In Texas, court-ordered mediation in tort cases is an increasingly common occurrence. If you are in litigation, chances are the judge will order you to go through a court-ordered mediation process before you can proceed to trial. Consequently, it is important to understand how mediation might impact your personal injury lawsuit.
A More Informal Setting
First of all, the mediation setting is very different from a trial. There is no judge and no jury, only a mediator. The mediator is impartial and works to find compromises. Both sides informally present their versions to the mediator, in the presence of their attorneys, but without the constraints of the court's procedural or evidentiary rules. After hearing from both parties, the mediator explores settlement options. If the parties cannot reach an agreement, there is no consequence, nor will the mediator issue a judgment. Rather, the mediator refers the case back to the court.
How Do You Prepare For Mediation?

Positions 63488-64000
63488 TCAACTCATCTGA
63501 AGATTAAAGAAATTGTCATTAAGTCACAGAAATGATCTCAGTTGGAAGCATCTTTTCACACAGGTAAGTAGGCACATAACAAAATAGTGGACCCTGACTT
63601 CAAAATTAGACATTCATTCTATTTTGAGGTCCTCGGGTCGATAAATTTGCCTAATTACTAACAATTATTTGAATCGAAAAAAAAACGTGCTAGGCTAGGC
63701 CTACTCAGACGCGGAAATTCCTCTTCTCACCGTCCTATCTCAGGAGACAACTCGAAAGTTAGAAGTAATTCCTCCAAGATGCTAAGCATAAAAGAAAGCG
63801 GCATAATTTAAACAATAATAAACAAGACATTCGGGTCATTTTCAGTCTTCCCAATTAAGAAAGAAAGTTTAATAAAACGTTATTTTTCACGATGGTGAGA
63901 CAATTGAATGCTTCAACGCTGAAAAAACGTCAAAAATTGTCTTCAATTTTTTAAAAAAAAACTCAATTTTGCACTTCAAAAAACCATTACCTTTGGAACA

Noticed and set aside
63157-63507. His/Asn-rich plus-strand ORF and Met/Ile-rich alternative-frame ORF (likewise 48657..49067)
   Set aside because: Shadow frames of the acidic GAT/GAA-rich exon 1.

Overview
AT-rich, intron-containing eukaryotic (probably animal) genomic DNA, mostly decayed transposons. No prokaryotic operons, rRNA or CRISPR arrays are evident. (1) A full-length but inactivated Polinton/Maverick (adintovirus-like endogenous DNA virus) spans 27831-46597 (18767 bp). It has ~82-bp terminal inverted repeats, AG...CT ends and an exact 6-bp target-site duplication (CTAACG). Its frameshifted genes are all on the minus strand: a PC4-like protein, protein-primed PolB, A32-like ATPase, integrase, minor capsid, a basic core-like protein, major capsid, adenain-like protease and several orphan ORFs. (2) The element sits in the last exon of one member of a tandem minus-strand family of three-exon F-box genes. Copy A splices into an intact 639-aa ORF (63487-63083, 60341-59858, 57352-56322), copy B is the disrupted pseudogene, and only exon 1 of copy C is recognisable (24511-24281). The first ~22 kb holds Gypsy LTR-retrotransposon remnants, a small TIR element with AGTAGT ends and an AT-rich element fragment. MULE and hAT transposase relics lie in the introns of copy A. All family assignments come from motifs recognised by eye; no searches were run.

Given these differences between mediation and litigation, is it important to prepare for the mediation conference? In the context of personal injury law, that answer might be yes. The reason is the insurance company. Although the defendant will generally have his or her own attorney, the insurance company may be present or closely following the plaintiff's presentation to the mediator.
Could Mediation Induce A Favorable Settlement?
Although not required, the plaintiff's attorney could present their theory of the case just as persuasively as if they were at trial. This might include using visual exhibits such as photographs or digital technology. If the presentation is very compelling and personalizes the plaintiff's pain and suffering, the insurance company might decide it is in their best interest to offer a settlement at the mediation, rather than playing their odds against the jury.
Source: FindLaw, "What is Mediation And How Does It Work?" copyright 2018, Thomson Reuters